An “ales by rail” trip report. Simon Palmer’s photo report about a recent trip to Bristol by his “beer club”.
A Bristol Bimble – March 2008 by Simon Palmer
Portland Coastguard C watch beer club recently had another outing and the chosen destination was Bristol. This is ideal as a beer based day out; its on a direct train route, the centre of Bristol has a multitude of real ale outlets all within walking distance and very importantly its easily “sold” to the other half as Bristol is a major shopping cenre!
Nigel Robson, Phil Chappell and I caught the 0811 train from Weymouth which arrived at Temple Meads at 1035; in good time to walk towards the city centre via Broadmead where there is an excellent café for a good stomach lining breakfast.
Crossing Broadmead we reached our first port of call. The Kings Head is a gem! Dating from the early 17 th century its narrow frontage has a bar at the front with a traditional snug towards the back of the building. The interior is totally unspoilt with glorious carved panelling and mirrors with original signage advertising “Claret, Hollands, Cordials, Mineral Waters and Cigars”. The beers on offer included Sharps Doom Bar and IPA, 6X and a wonderfully kept Bath Gem.
Our next stop was The Cornubia just round the corner in Temple Street. Completely surrounded by the glass and concrete jungle that is today’s Bristol the pub has been closed for a while but is now part of the Hidden estate. A very enthusiastic young manager presented the full range of Hidden ales; we enjoyed an excellent Spring.
From there on route to the city centre we passed the site of the Old Courage Bristol Brewery now in the final stages of demolition; no doubt to be replaced by yet another concrete monstrosity.
Crossing the river we went along Welsh Back to the Llandogger Trow. This very popular and rather trendy pub still has its 17 th century carved panelling but is rather soulless. A reasonable Speckled Hen was on hand pump. Our visit was enlivened by the arrival of a coach load of Japanese tourists for their lunch in “a typical English pub”.
Next stop was the “Royal Navy Volunteer”, just up the street past the Old Vic theatre.
Their range included Timothy Taylor “Landlord”, Cotleigh “Golden Seahawk”, Moor “Merlins Magic”, Bath “Gem” and Codringtons “Codger”.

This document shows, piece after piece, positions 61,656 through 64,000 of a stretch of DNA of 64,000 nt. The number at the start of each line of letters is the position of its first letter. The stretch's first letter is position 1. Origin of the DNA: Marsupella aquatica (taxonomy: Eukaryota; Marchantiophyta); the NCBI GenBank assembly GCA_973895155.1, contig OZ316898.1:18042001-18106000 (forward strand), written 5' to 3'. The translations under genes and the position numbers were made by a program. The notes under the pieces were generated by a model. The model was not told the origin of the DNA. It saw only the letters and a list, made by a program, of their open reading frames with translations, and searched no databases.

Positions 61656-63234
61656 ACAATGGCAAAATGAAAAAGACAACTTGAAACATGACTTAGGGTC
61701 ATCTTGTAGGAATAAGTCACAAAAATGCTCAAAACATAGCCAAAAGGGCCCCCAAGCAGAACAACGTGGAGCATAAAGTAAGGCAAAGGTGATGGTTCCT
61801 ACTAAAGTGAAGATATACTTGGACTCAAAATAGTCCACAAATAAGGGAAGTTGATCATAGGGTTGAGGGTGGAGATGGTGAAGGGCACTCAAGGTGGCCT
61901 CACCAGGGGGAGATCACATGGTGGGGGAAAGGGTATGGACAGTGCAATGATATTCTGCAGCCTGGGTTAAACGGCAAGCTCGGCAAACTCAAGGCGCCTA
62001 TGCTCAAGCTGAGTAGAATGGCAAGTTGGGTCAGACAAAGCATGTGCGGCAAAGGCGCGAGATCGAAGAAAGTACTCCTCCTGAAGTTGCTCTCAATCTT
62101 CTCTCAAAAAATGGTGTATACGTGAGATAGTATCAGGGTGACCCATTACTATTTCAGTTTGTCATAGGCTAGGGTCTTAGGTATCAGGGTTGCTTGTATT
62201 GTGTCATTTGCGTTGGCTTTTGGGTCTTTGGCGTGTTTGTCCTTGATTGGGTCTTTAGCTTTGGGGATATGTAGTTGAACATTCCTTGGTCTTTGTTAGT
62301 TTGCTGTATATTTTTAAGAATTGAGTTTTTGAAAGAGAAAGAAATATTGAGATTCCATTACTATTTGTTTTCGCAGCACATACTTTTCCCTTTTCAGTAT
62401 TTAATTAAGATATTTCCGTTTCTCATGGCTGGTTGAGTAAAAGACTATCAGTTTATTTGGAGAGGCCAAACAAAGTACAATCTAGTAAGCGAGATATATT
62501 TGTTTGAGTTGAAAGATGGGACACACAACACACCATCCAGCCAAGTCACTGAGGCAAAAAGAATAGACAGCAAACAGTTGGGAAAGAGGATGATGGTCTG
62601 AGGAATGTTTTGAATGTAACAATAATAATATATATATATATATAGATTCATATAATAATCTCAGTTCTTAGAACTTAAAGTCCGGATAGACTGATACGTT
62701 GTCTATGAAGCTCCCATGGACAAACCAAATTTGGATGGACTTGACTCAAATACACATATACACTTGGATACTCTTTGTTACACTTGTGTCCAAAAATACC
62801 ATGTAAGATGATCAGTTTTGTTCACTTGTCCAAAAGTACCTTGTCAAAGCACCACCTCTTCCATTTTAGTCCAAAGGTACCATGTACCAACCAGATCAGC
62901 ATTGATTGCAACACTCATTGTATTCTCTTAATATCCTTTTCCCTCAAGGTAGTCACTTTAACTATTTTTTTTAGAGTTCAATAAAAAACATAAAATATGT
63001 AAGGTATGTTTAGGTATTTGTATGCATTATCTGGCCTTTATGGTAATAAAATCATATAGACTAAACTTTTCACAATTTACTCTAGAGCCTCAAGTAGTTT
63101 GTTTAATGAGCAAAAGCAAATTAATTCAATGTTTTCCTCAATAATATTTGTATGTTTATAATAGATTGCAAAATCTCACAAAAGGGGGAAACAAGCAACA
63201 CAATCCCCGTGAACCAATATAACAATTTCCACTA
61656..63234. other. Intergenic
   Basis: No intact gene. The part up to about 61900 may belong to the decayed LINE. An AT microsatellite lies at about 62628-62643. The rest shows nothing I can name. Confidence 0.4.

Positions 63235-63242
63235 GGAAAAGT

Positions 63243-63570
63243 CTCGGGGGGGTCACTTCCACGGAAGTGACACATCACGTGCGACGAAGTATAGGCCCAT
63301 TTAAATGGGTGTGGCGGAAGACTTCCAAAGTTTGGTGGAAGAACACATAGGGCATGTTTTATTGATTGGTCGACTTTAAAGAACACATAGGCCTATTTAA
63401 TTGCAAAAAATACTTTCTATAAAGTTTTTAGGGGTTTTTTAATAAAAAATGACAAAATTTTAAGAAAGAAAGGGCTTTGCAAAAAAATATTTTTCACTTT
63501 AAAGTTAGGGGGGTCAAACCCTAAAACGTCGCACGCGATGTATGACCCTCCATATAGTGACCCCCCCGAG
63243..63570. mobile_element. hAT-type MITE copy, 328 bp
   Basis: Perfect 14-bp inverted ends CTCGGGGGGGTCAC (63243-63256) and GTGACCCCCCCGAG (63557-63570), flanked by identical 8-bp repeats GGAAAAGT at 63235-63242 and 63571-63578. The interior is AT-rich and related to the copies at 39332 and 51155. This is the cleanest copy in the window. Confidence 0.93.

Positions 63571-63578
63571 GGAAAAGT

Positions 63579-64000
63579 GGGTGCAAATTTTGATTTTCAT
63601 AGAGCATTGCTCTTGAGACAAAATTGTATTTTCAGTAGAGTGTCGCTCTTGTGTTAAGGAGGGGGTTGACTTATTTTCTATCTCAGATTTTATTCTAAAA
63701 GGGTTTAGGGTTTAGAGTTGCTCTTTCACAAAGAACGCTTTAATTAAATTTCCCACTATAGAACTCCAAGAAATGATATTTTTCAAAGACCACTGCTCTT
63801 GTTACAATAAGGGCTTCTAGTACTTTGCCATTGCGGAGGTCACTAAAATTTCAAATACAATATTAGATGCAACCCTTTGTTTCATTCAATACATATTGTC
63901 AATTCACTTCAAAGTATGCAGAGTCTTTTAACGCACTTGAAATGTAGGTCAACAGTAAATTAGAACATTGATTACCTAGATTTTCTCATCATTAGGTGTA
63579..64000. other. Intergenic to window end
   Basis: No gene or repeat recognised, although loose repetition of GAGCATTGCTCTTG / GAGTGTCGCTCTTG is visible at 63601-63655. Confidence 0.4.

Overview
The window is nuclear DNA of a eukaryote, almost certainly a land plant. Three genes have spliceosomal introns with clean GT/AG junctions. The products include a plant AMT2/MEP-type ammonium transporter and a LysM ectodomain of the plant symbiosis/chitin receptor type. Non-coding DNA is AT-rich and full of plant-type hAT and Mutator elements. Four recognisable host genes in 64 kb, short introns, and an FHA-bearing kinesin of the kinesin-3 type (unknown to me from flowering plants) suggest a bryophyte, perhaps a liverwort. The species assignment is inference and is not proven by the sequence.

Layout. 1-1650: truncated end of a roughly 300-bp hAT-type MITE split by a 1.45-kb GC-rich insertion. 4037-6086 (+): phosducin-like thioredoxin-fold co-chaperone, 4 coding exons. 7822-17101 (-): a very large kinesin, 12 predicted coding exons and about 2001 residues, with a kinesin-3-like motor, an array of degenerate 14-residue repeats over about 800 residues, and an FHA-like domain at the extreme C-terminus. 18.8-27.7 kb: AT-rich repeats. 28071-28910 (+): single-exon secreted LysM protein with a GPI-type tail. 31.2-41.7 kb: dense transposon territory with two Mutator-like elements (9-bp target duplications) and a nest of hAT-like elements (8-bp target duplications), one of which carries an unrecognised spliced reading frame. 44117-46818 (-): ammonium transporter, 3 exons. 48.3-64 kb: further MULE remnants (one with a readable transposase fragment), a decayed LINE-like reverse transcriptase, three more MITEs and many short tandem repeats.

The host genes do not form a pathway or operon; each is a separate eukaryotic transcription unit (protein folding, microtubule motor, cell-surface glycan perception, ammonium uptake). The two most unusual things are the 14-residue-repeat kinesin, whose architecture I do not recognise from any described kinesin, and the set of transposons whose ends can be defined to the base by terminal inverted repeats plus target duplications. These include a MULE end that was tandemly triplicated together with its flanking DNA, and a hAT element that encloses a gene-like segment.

We felt duty bound to sample all these delights. It’s a dirty job but ………etc!
This somewhat delayed our progress so we hurried round the corner to Colston Street and Wickwars “White Lion” This one room local has all the Wickwar range; their new light, hoppy “Long John Silver was particularly enjoyed.
From there it was but a Short step round the corner to Small Street, the commercial centre of the city where the famous Bronze trading tables known as “nails” are situated. Hence the saying “paid on the nail”.
Nearby is the “Commercial Rooms”, a spectacularly restored Wetherspoons, converted from a gentlemen’s club during the 1990s. Lit by a central cupola the restored fittings include a 19th century wind gauge; essential to the traders and merchants of the time and the varnished boards showing past club presidents. The pumps indicated that Kelham Island “Pale Rider” was “coming shortly”. Enquiries revealed that shortly meant about 20 minutes so in the meantime Orkney “Dark Island” was lovely! It was worth the wait for one of my all time favourites; the zingy, hoppy but 5.2% ale was in great condition.
After this there was just time for a final “Gem” in the Kings Head before a (very) brisk walk got us back to Temple Meads just in time for the very crowded 1649 train home. We didn’t have time for several more favourites which provides a perfect excuse for a return visit! A thoroughly enjoyable day much recommended for an outing.